# Color Logic - Balance

Inspired by this puzzle

Find the rule that each color chain on the left follows, but none on the right follow. Raw text if you're colorblind or something (O = orange, Y = yellow, G = green, C = cyan):

Left:

COGGYCYOC
GYGYG
O
YYGGGGYYY
OC
GYO
GYYYGOG
OCGCOYO
CYOYOOY
GCGCGCGC


Right:

CC
GCYO
YYYYYOOOO
YCGOYCG
OYCGCY
GOC
CCCGYOO
OOY
CYOGYYCG
GOCOYOGGCO


If you want to see more cases, you may suggest up to 5 additional color chains, and I will sort them accordingly. As a rule of thumb, try to keep the length at $10$ blocks or less. You may suggest chains in this chat.

Hint 1:

If you reverse a chain, it will stay on the same side.

Hint 2:

If you recolor all green to be orange, everything will stay on the same side.

Hint 3:

The rule can be described as the equality of two quantities.

• Another Hint Please? – Holyprogrammer Aug 28 '18 at 6:12
• @KhushrajRathod I will add a hint every 24 hours. – Riley Aug 28 '18 at 11:52
• @Riley Maybe you can add a few 'caterpillar logic' style hints, i.e. we ask a combination and you put it on the left or on the right. – rhsquared Aug 28 '18 at 12:47
• @rhsquared That could work. I'll do that in addition to hints I'm already giving. Not sure what the best way to do this is. Maybe each user is limited to 5 chains or something? – Riley Aug 28 '18 at 12:59
• @rhsquared I've added rules for suggesting more chains to the question. – Riley Aug 28 '18 at 16:26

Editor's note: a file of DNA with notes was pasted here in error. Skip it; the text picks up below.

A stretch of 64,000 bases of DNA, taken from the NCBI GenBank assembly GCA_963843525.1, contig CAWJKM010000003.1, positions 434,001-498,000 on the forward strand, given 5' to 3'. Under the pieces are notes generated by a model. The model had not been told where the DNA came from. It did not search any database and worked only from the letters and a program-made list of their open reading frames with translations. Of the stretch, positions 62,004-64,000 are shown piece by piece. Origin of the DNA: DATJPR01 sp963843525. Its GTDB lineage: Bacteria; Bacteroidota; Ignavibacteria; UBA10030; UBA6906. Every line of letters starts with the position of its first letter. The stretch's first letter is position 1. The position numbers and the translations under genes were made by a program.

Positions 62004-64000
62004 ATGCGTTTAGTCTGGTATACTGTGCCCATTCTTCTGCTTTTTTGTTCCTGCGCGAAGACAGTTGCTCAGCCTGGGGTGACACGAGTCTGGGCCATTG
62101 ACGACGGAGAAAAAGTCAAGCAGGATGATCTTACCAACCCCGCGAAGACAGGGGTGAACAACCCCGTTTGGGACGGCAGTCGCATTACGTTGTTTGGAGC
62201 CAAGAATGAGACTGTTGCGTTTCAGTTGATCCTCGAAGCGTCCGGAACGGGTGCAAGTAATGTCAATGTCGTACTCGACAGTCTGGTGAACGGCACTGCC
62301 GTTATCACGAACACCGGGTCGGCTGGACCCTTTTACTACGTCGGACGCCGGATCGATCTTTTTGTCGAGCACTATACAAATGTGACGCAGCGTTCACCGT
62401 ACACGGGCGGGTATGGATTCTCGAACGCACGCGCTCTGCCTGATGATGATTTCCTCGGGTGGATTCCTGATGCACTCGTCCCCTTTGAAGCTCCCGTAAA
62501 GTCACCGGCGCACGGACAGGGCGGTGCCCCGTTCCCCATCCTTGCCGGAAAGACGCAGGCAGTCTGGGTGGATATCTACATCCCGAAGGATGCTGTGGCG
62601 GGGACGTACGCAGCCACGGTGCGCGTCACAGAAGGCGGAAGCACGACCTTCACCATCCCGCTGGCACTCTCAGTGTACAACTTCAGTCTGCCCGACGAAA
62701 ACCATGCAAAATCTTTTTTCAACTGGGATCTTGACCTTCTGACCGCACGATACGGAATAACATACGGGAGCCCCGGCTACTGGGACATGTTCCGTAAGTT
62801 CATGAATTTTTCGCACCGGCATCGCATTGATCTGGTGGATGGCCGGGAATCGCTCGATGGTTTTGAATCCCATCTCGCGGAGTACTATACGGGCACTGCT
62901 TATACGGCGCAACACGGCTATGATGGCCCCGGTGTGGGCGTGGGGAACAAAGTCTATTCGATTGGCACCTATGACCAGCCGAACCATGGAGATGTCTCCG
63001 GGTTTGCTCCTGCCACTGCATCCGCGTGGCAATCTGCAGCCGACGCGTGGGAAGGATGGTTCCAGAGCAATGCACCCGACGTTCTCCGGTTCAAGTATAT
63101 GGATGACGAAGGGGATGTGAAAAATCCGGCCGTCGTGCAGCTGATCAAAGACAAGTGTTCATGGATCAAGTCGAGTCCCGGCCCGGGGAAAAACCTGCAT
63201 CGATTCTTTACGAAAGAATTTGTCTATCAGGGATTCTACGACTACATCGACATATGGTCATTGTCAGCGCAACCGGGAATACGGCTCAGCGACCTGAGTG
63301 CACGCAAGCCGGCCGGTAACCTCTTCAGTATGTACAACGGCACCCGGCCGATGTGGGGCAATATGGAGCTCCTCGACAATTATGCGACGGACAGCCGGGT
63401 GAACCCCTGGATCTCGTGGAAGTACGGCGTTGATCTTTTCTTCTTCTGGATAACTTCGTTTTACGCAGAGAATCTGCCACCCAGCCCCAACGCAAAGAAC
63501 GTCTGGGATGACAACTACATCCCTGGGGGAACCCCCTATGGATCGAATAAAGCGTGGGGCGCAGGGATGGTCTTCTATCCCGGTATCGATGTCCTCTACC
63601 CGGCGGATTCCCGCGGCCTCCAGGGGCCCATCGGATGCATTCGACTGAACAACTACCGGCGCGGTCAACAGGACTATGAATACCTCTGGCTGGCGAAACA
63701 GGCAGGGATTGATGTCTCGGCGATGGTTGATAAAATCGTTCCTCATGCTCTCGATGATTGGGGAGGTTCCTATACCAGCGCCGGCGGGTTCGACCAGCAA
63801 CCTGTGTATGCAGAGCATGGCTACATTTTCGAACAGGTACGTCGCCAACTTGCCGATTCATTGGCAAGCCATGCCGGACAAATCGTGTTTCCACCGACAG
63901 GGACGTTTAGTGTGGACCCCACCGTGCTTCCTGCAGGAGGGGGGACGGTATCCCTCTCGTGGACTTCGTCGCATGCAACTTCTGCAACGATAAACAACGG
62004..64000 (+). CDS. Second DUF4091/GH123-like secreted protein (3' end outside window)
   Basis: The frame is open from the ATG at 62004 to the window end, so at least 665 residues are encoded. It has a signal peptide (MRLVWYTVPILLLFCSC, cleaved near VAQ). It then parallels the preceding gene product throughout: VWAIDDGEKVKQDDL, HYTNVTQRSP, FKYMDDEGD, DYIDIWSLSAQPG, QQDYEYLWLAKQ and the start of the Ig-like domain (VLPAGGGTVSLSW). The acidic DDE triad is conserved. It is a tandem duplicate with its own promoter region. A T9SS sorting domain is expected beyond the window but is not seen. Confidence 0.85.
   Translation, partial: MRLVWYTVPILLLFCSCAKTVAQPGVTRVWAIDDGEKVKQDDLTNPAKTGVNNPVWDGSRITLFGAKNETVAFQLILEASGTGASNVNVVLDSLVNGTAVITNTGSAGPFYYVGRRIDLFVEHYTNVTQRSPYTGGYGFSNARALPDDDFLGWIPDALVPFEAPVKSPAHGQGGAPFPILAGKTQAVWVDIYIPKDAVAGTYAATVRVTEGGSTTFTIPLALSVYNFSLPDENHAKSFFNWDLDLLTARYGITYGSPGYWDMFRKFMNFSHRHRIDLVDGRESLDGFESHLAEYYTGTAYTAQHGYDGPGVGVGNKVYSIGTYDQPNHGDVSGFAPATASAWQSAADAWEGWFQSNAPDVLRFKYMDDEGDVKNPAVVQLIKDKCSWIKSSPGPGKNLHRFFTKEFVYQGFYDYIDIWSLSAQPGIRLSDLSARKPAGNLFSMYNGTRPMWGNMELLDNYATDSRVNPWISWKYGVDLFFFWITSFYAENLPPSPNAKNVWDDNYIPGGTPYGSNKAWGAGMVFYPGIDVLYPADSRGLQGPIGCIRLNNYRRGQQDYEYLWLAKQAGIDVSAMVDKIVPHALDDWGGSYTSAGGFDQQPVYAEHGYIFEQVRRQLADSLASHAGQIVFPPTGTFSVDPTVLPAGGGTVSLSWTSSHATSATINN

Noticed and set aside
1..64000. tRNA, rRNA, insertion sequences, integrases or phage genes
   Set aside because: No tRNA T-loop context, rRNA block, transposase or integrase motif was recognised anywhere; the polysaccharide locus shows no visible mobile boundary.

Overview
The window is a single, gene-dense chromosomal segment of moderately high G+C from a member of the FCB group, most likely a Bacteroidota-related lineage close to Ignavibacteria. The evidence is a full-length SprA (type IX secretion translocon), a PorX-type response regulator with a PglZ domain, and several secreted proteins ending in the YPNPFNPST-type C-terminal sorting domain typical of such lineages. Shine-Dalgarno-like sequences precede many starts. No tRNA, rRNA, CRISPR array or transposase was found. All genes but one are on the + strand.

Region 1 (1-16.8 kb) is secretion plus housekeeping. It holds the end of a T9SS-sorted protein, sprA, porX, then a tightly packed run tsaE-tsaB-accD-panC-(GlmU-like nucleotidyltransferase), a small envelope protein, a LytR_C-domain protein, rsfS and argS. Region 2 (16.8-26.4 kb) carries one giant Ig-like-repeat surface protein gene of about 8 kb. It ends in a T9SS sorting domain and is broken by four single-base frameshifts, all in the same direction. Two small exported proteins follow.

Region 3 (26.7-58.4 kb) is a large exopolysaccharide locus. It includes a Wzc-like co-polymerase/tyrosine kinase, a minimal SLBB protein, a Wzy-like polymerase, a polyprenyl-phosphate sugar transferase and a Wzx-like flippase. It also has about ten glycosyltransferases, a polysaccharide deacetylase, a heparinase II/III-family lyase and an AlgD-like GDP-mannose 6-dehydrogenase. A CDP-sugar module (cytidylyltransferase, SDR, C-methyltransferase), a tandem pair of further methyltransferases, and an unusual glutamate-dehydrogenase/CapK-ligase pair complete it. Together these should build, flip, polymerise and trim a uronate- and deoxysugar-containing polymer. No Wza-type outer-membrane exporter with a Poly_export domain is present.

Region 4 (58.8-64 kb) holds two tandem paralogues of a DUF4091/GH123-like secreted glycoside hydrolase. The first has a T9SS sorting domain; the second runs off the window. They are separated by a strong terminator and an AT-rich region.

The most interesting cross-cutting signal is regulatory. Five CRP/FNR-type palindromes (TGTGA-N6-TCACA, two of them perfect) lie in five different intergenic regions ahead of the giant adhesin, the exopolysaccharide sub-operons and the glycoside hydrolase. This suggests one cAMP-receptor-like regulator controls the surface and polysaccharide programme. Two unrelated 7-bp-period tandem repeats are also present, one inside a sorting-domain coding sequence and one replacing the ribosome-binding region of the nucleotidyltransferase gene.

## 2 Answers

The set on the left is defined by

having equal numbers of adjacent pairs of primary and secondary colored blocks. First, treating O/G and Y/C as equivalent gives a picture like this: Counting a group of n as (n - 1) pairs, all the left sequences have the same number of primary and secondary pairs, while the right sequences differ.

Another way to phrase the answer:

Count the number of primary and secondary colored blocks, weighting each end block .5 less than normal. A solitary block's weighted zero, then. The totals should be the same.

• Yes, you got it! (And right after I added the bounty, too). I will accept this answer and award you the bounty. But not immediately so the question can receive more attention. – Riley Aug 30 '18 at 17:04

This is just putting Mr. Fish's answer into mathematics:

A sequence is valid if, and only if, it consists of two partitions of $n$ (the total number of blocks) into sub-sequences $a$ and $b$, with $\mid a\mid+\mid b\mid=n$. Furthermore, $\mid\operatorname{np}(a)-\operatorname{np}(b)\mid\le1$, where $\operatorname{np}(k)$ gives the number of parts of $k$. Also, the total sums of each part minus $1$ in each sequence are equal.